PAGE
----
NAB HISTORY OF CONTRACT BRIDGE(SPORT BETTING)
Sports betting is the activity of predicting sports results and placing a wager on the outcome. The frequency of sports bet upon varies by culture, with the vast majority of bets being placed on association football, American football, basketball, baseball, hockey, track cycling, auto racing, mixed martial arts, and boxing at both the amateur and professional levels. Sports betting can also extend to non-athletic events, such as reality show contests and political elections, and non-human contests such as horse racing, greyhound racing, and illegal, underground cockfighting. It is not uncommon for sports betting websites to offer wagers for entertainment events such as the Grammy Awards, the Oscars, and the Emmy Awards. Sports bettors place their wagers either legally, through a bookmaker sports book, or illegally through privately run enterprises. Many legal sports books are found online, operated over the Internet from jurisdictions separate from the clients they serve, usually to get around various gambling laws in select markets, such as Las Vegas, Nevada, or on gambling cruises through self-serve kiosks. They take bets up-front, meaning the bettor must pay the sports book before placing the bet. Illegal bookies, due to the nature of their business, can operate anywhere but only require money from losing bettors and don’t require the wagered money up front, creating the possibility of debt to the bookie from the better. This creates a number of other criminal elements, thus furthering their illegality.
Sports betting has resulted in a number of scandals in sport, affecting the integrity of sports events through various acts including point shaving, bad calls from officials at key moments, and overall match fixing. Examples include the 1919 World Series, the alleged and later admitted illegal gambling of former MLB player Pete Rose, and former NBA referee Tim Dinghy. One of the biggest scandals of all involves the 2002 NBA Championship games. Tim Dinghy was allegedly gambling on the spreads for the games that he refereed. After his trial, Tim Dinghy went on to release a statement to the public saying how one of the most controversial games in NBA history, Game six of the 2002 NBA Western Conference finals, was rigged. Money line bets do not have a spread or handicap, and require the chosen team to win the game outright. The favored team pays lower odds than does the underdog, thus, it acts mainly as an enticement to take the underdog for a better payout. Sometimes a bettor may couple this type of bet on the favored team to increase the payout of a parlay.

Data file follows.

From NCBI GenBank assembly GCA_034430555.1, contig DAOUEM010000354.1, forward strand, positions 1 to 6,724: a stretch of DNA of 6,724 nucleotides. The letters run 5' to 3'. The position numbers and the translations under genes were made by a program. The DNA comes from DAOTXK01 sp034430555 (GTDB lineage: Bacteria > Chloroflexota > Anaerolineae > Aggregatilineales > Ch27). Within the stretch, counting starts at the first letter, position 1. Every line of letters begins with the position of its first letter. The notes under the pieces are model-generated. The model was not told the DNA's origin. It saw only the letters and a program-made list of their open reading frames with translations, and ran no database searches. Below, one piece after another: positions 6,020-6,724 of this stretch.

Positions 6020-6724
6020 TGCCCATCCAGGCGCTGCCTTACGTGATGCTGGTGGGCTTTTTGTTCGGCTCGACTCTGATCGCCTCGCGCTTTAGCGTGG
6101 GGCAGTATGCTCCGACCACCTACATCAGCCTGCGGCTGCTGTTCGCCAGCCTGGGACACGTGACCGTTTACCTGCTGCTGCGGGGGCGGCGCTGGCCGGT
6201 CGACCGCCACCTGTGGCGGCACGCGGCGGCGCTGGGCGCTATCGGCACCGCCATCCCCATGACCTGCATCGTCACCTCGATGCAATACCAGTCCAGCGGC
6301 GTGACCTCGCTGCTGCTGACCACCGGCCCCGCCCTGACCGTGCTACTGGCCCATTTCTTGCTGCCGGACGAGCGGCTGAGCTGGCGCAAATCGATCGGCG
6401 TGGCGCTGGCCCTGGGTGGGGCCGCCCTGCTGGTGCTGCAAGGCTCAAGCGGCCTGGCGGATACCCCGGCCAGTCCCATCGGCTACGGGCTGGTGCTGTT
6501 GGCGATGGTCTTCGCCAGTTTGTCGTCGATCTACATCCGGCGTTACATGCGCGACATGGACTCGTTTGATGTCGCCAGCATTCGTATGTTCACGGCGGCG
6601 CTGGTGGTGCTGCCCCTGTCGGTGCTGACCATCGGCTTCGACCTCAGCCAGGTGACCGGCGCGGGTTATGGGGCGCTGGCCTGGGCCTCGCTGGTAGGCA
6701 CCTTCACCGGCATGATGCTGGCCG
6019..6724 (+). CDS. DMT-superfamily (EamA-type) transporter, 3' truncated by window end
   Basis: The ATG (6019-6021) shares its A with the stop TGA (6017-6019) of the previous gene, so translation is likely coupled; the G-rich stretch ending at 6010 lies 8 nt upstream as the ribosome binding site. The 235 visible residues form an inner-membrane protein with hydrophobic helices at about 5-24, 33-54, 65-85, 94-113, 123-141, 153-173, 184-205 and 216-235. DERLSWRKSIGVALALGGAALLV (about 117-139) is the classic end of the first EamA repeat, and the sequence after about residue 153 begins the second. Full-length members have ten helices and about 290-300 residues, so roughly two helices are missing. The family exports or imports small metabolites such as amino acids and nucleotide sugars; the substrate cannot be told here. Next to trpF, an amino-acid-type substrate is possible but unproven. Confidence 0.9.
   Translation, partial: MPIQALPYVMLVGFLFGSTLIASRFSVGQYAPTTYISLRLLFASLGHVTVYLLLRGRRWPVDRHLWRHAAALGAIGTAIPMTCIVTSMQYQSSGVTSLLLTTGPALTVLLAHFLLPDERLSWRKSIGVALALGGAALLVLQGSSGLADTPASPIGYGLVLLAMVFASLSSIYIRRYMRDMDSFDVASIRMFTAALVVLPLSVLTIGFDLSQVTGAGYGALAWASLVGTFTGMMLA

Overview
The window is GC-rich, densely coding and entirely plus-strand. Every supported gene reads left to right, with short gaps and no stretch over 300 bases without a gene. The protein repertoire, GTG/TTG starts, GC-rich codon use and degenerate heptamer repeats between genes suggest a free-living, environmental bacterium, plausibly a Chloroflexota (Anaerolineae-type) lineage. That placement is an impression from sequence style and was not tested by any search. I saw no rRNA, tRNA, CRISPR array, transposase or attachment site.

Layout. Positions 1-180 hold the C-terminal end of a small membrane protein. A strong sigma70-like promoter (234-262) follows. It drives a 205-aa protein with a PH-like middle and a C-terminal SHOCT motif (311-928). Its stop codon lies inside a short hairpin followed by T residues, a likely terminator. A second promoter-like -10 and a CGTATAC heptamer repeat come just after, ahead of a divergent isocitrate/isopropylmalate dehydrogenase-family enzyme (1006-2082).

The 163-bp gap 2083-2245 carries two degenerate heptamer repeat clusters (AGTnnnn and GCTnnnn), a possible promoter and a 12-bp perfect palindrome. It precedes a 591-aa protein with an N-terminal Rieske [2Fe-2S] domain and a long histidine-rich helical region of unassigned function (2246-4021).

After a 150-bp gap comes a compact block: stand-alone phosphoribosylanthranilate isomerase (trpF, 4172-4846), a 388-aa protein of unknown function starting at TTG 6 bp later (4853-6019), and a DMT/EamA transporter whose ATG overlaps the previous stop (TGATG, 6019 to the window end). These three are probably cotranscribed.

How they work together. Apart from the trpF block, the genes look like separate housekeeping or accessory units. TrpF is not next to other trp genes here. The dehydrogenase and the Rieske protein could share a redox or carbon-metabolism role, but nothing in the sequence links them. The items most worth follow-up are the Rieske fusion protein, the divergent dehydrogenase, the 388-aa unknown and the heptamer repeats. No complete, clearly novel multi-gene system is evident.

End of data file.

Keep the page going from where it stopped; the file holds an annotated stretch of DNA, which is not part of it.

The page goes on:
Spread betting are wagers that are made against the spread. The spread, or line, is a number assigned by the bookmakers which handicaps one team and favors another when two teams play each other and one is perceived as being more likely to win. The favorite takes points from the final score and the underdog gives points. This number can also be in increments of half-a-point even though very few sports have. Point scoring, in order to avoid the possibility of a tie.